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Will Europe look to Brazil for its post-Covid-19 football calendar?

. Mar 30, 2020
Will Europe look to Brazil for its post-Covid-19 football calendar? Photo: oatawa/Shutterstock

Hello, and welcome back to the Brazil Sports newsletter. Still in isolation, we’re having a look at the proposed models to change the football calendar after the coronavirus pandemic, and the outside chance of Europe taking a leaf out of Brazil’s book. Then, we go for a deep dive in Brazilian football history, with a piece on how the game was born in Brazil. Enjoy your read!

Brazil adapting to Europe, or the other way around?

The coronavirus pandemic has exploded the football season all over the world. Almost every national championship has been postponed, and there are no clear answers over when they will be able to resume playing, and how they will reorganize the yearly calendar in the coming seasons.

To play or not to play? The first issue concerns whether tournaments underway will be voided or completed at a later date, causing problems regarding the scheduling of future seasons, and promotion & relegation. In Brazil, this is less of an issue. The national championship has yet to kick off — normally running from May to December — and may well be canceled outright depending on how long isolation measures persist. The suspended state championships, which are of little competitive importance, may remain unfinished.

Going European? In the event that restriction measures are lifted around the middle of the year, there is a chance that the Brazilian season could switch to a European calendar, running from August to May 2021. Either as a temporary measure or a long-term switch, this would throw up a number of issues.

Other side of the world. The reason Brazil plays its football according to the calendar year is geographical. Being in the Southern Hemisphere, January is when Brazilians take their summer holidays, and the weather is far too hot for football. What’s more, the Copa Libertadores has recently established a new calendar — running from March to November — and will not change any time soon. 

Europe going Brazilian? Another possibility, recently floated by Marseille coach André Villas-Boas, is that the European calendar could take the lead from Brazil, switching to a calendar-year schedule. The reason for this is that the 2022 World Cup in Qatar is on the horizon, and it will have to be held in December due to the inhospitable temperatures during the Qatari summer. 

  • Villas-Boas’ proposal is to use the remainder of this year to finish the ongoing 2019-20 season, and then hold two March-November seasons, adjusting back to the August-May model after the 2022 World Cup. Usually, Brazilian football is forced to look toward Europe for good ideas, this time it might be the opposite.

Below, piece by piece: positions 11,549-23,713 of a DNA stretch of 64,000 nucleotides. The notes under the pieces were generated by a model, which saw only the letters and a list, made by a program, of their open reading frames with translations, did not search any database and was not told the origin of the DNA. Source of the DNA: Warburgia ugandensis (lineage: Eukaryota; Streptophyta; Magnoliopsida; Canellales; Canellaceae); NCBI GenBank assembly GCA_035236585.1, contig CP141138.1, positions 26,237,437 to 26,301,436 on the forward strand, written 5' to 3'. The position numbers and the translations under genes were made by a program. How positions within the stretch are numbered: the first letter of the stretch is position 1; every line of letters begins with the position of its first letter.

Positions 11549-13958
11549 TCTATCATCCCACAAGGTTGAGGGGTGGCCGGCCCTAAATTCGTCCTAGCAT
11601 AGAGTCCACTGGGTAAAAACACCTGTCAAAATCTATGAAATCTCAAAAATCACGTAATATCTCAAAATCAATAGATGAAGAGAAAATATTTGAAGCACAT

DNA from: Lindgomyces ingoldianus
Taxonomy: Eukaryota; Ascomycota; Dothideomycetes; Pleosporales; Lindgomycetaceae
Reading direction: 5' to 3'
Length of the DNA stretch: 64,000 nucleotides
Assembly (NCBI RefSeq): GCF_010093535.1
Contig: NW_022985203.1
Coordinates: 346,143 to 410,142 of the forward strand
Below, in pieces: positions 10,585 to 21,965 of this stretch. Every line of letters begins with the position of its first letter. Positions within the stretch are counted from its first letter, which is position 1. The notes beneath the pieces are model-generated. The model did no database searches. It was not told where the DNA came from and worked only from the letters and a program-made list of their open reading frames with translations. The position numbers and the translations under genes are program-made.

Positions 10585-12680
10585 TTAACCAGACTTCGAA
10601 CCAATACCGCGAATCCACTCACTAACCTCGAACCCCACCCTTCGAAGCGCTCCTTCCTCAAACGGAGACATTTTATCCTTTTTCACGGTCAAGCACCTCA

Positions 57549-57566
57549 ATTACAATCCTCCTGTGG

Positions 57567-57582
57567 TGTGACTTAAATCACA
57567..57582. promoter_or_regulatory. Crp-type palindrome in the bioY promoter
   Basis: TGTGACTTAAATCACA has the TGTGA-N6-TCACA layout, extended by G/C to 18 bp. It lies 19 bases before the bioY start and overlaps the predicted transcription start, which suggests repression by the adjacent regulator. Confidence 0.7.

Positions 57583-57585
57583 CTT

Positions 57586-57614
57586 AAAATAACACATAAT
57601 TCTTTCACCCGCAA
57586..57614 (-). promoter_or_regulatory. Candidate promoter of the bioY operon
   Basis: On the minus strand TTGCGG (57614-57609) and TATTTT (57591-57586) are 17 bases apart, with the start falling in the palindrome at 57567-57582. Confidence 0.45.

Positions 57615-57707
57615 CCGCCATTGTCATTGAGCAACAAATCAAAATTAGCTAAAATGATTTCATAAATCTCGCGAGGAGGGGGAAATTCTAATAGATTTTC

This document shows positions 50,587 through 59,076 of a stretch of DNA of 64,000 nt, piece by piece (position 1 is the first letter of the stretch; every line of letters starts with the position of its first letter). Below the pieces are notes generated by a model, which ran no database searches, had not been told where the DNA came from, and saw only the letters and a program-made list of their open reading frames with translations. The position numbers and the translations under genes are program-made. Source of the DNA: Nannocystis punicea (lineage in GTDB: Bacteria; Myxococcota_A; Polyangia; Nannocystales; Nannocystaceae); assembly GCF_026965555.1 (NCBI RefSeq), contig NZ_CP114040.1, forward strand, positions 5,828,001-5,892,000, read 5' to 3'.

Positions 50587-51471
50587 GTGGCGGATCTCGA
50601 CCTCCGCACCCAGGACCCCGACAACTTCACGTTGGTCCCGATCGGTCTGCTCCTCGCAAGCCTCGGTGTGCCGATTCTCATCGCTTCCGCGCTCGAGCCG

Olympic postponement offers second chance to banned athletes

Tokyo 2020 Olympics countdown clock. Photo: Fiers/Shutterstock
Tokyo 2020 Olympics countdown clock. Photo: Fiers/Shutterstock

The Tokyo Olympics has been postponed until 2021, due to the Covid-19 pandemic. While this will cause significant upheaval, with athletes forced to alter their preparation plans and associations forced to reshuffle their calendars, there is a group of Brazilian athletes who might well be punching the air.

Judo. After testing positive in a doping exam during the Pan-American Games in Lima, Brazilian judoka Rafaella Silva was resigned to missing out on the Tokyo Olympics, losing the chance to defend her gold medal won in Rio 2016. Suspended for two years, she was all but eliminated from the running, despite appeals to have her sentence cut down to six months.

Not certain. Still, however, as things stand, Rafaella Silva would miss the 2021 Games, as her suspension runs until August of next year. However, she maintains her innocence — claiming she kissed a baby who had used medication banned for competition — and there is a good chance she will manage some form of reduction to her ban. Just a month shaved off her punishment would be enough.

Other bans. Andressa de Morais (discus), Kácio Freitas (cycling), Gabriel Santos (swimming), and Bia Haddad (tennis) are in similar situations, and now have a good chance of competing in next year’s Olympics.


The birth of Brazilian football

This week, we continue our series of looking back at the history of Brazilian football, returning all the way to Year One, and the very first appearances of the beautiful game on Brazilian soil. 

brazilian football Charles Miller: third from the left, bottom row
Charles Miller: third from the left, bottom row

The official date for the discovery of Brazil is April 22, 1500, when Portuguese navigator Pedro Álvares Cabral spotted the coast of Bahia after sailing west from Cape Verde. What followed was much colonizing and catechizing, forming the Brazil we know today. However, life existed there before the arrival of the Portuguese. How could Cabral have discovered Brazil when indigenous communities had inhabited those lands for thousands of years?

There are others who dispute Cabral’s claim. Some say the first Europeans to arrive were Spanish explorers Vicente Pinzón and Diego de Lepe, who had set sail from the Old World earlier in 1500. There is even the suspicion that in 1498 Portugal sent a secret fleet commanded by Duarte Pacheco to verify the existence of land south of the Caribbean islands discovered by Christopher Columbus six years before. Is it fair, in that case, to call Cabral Brazil’s founder? In broad terms, the answer is yes. His arrival led to the official recognition of Brazil as a territory, and saw Portugal initiate its plans for colonization. The discovery of football in Brazil is an equally contentious and nebulous subject.